The application supports using any background image you like, adding extra polaroid like photos, adding drop shadows to the photos, and moving and rotating the photos. You can also save your newly created work of art as well, you can see the lovely image of my son fixing his bike that I created below.

I will probably provide more details of what was involved to create the application in another post, or I may update this post. There are still many things that could be done to make it more functional, but hey it's not bad for a few hours of work. It probably would have taken me more time to recreate this image in Photoshop or Gimp, but hey I'm no artist. You can try the application out for yourself by pressing the orange button below. Once the application opens up, click select photo to load a photo of your choice, don't worry the screen will still look black after doing this, then click add photo to add a polaroid. You should now see your background image showing through the photo, add a few more and have fun. NOTE: You will need to have java 5 or greater installed, if you do not have it you can click on the 'Get Java Software' button below.

Launch Button

GetJava Download Button

Wednesday, May 21, 2008

Dynamic Jasper Report Using Crosstabs

Today I was doing some searching for creating dynamic jasper reports, i.e. not have my columns defined in my report template. This article is a well known reference that discuss modifying the xml template at run time using velocity. This seemed like overkill for what I wanted to accomplish. So I continued searching and found references to using crosstabs to accomplish what I needed.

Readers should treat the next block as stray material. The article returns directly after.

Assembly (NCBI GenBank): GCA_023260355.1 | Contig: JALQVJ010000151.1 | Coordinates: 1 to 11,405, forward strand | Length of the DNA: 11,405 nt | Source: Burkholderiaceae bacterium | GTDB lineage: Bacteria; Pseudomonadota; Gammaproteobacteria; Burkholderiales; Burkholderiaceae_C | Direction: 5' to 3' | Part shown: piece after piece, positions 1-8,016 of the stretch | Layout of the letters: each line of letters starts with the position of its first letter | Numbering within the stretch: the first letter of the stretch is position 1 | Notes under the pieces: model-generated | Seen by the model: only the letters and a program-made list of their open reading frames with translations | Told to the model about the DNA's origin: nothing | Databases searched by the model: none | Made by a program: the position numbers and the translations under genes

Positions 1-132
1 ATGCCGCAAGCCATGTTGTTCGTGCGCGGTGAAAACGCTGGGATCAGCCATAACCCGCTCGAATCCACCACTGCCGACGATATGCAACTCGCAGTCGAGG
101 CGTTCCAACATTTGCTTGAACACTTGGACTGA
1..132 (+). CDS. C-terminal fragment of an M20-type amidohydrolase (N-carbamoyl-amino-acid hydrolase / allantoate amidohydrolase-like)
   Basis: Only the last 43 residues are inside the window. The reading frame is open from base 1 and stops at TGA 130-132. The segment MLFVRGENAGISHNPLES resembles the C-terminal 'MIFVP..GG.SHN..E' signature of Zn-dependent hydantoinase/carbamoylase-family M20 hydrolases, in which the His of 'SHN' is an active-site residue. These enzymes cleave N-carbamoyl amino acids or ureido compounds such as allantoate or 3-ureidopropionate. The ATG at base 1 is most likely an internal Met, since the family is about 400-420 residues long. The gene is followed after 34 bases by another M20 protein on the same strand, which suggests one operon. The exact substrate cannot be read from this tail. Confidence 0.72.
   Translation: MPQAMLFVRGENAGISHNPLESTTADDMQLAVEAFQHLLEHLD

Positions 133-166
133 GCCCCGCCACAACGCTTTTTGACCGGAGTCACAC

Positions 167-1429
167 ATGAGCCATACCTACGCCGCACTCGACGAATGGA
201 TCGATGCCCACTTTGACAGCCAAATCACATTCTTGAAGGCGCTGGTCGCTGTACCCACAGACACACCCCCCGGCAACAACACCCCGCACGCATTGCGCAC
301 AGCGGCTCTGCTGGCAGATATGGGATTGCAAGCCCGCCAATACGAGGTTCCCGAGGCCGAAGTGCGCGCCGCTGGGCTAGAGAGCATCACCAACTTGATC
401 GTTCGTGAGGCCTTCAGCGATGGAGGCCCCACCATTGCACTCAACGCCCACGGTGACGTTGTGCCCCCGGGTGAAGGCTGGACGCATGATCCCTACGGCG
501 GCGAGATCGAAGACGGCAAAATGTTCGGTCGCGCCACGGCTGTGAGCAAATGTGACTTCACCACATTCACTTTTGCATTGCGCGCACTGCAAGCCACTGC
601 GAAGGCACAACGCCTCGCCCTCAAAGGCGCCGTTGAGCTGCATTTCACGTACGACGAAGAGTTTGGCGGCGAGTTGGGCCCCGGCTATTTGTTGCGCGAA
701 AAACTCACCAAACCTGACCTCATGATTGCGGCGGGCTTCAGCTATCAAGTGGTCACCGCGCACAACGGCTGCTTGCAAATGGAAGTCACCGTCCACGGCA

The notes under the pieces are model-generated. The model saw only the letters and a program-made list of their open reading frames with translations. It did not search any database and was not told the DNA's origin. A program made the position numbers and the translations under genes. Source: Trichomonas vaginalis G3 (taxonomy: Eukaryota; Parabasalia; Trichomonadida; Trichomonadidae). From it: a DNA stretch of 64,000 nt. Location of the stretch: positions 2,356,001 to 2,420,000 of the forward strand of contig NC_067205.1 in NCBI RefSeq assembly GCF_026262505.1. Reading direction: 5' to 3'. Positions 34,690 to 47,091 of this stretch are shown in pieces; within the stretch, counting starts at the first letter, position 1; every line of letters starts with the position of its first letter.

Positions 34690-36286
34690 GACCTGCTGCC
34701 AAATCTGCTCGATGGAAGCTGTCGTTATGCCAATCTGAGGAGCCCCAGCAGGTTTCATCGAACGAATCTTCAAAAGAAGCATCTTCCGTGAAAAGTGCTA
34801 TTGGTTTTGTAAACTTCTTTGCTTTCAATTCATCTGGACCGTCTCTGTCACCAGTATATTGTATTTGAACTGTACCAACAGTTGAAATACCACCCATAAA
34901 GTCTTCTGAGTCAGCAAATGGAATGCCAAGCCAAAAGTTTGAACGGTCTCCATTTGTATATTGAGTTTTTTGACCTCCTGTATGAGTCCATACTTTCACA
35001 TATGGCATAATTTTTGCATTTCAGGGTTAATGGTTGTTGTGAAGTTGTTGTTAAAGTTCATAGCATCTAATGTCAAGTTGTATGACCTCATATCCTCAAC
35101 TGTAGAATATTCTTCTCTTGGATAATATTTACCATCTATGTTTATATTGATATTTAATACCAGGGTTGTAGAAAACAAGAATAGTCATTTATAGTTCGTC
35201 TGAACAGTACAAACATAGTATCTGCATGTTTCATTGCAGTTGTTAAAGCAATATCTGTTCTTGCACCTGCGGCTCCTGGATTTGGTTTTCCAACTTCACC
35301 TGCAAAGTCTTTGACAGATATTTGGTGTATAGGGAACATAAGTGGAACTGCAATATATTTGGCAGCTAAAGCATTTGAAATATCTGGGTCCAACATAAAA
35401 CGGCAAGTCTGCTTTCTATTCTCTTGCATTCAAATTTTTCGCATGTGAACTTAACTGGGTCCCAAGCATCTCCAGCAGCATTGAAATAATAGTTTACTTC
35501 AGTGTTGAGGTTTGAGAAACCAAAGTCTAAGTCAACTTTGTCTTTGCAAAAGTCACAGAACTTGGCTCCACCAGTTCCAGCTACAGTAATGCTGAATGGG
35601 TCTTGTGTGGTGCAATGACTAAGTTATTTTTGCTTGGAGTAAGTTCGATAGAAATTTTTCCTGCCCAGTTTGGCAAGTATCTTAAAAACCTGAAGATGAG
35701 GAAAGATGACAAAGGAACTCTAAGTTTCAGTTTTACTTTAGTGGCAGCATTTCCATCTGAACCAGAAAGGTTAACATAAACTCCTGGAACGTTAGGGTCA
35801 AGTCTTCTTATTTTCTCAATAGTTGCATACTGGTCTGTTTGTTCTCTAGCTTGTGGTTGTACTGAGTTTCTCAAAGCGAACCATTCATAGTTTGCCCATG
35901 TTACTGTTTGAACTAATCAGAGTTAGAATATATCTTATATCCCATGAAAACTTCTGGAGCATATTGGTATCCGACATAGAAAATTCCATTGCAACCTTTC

Unfortunately I was unable to find any examples on generating a report using crosstabs. The Jasper Reports example didn't apply to my scenario, and I feel it didn't apply to the majority of users needs. The forums for ireport and Jasper Reports contain many entries with developers struggling to get crosstabs working. So below is a simple example of how to accomplish this using a JRBeanCollectionDataSource.

The first thing I needed to do was create a simple bean to use in the datasource. I created a simple class called MyBean.

public class MyBean { String header; String row; String value;

public MyBean(String header, String row,String value){
this.row = row;
this.header = header;

this.value = value;

Next I created some simple beans and added them to my datasource. And generated the report based upon my template.

ArrayList beans = new ArrayList();
MyBean a1 = new MyBean("header1","row1","VA
MyBean a2 = new MyBean("header2","row1","VALUE2");
MyBean a3 = new MyBean("header3","row1","VALUE3");

MyBean b1 = new MyBean("header1","row2","VALUE1");
MyBean b2 = new MyBean("header2","row2","VALU
MyBean b3 = new MyBean("header3","row2","VALUE3");

JRBeanCollectionDataSource ds = new JRBeanCollectionDataSource(beans);

So now I have my datasource defined. For each row that I generate I can have as many columns as I want giving each column a unique name. To add a new row, I simply create new beans with a new row name. And for each column I can pass in a value.

To create the report template, add three fields, as defined in our bean above.

Then we need to create a crosstab. When creating make a row group using the $F{row} value for the row group bucket expression, and the $F{header} for the header group bucket expression. Lastly set up the measure as follows.

And when you generate your report you should have something like the following. This could use some cleaning up but gives the general idea, and hey, it's more information than I was able to find.

As requested here is the jrxml file for the crosstab report. In addition I have started to experiment with using the jasper reports api to create a report from a template or from scratch. This works well for some other scenarios that I have come across. The one nice thing about crosstabs though, is that it handles the wrapping of columns to new pages when they exceed the page width. Another option is Dynamic Jasper, I briefly looked at this, and it looks pretty nice, but using the api directly was a better solution at the time. As with any report, I don't think there is one magic bullet to solve all problems, and each problem must be looked at uniquely to determine the best approach.